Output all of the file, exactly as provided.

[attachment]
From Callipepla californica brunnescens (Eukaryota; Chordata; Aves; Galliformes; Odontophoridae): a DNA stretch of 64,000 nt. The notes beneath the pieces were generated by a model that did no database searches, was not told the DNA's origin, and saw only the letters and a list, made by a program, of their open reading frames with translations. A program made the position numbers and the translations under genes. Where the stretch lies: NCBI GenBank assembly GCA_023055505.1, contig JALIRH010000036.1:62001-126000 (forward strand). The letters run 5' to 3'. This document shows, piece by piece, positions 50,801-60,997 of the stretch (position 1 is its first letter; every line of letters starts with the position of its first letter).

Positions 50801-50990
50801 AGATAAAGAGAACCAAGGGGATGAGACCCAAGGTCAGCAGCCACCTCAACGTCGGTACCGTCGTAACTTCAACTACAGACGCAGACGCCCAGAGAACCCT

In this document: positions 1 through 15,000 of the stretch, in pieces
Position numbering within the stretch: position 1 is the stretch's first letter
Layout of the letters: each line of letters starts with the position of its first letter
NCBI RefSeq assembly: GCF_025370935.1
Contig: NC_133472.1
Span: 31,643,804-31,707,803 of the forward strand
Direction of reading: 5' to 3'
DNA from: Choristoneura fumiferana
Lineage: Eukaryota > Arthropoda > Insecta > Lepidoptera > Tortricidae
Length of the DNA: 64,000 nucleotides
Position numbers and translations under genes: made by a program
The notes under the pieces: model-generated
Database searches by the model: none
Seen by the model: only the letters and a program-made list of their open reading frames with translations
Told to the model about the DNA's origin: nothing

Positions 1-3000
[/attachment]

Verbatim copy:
From Callipepla californica brunnescens (Eukaryota; Chordata; Aves; Galliformes; Odontophoridae): a DNA stretch of 64,000 nt. The notes beneath the pieces were generated by a model that did no database searches, was not told the DNA's origin, and saw only the letters and a list, made by a program, of their open reading frames with translations. A program made the position numbers and the translations under genes. Where the stretch lies: NCBI GenBank assembly GCA_023055505.1, contig JALIRH010000036.1:62001-126000 (forward strand). The letters run 5' to 3'. This document shows, piece by piece, positions 50,801-60,997 of the stretch (position 1 is its first letter; every line of letters starts with the position of its first letter).

Positions 50801-50990
50801 AGATAAAGAGAACCAAGGGGATGAGACCCAAGGTCAGCAGCCACCTCAACGTCGGTACCGTCGTAACTTCAACTACAGACGCAGACGCCCAGAGAACCCT

In this document: positions 1 through 15,000 of the stretch, in pieces
Position numbering within the stretch: position 1 is the stretch's first letter
Layout of the letters: each line of letters starts with the position of its first letter
NCBI RefSeq assembly: GCF_025370935.1
Contig: NC_133472.1
Span: 31,643,804-31,707,803 of the forward strand
Direction of reading: 5' to 3'
DNA from: Choristoneura fumiferana
Lineage: Eukaryota > Arthropoda > Insecta > Lepidoptera > Tortricidae
Length of the DNA: 64,000 nucleotides
Position numbers and translations under genes: made by a program
The notes under the pieces: model-generated
Database searches by the model: none
Seen by the model: only the letters and a program-made list of their open reading frames with translations
Told to the model about the DNA's origin: nothing

Positions 1-3000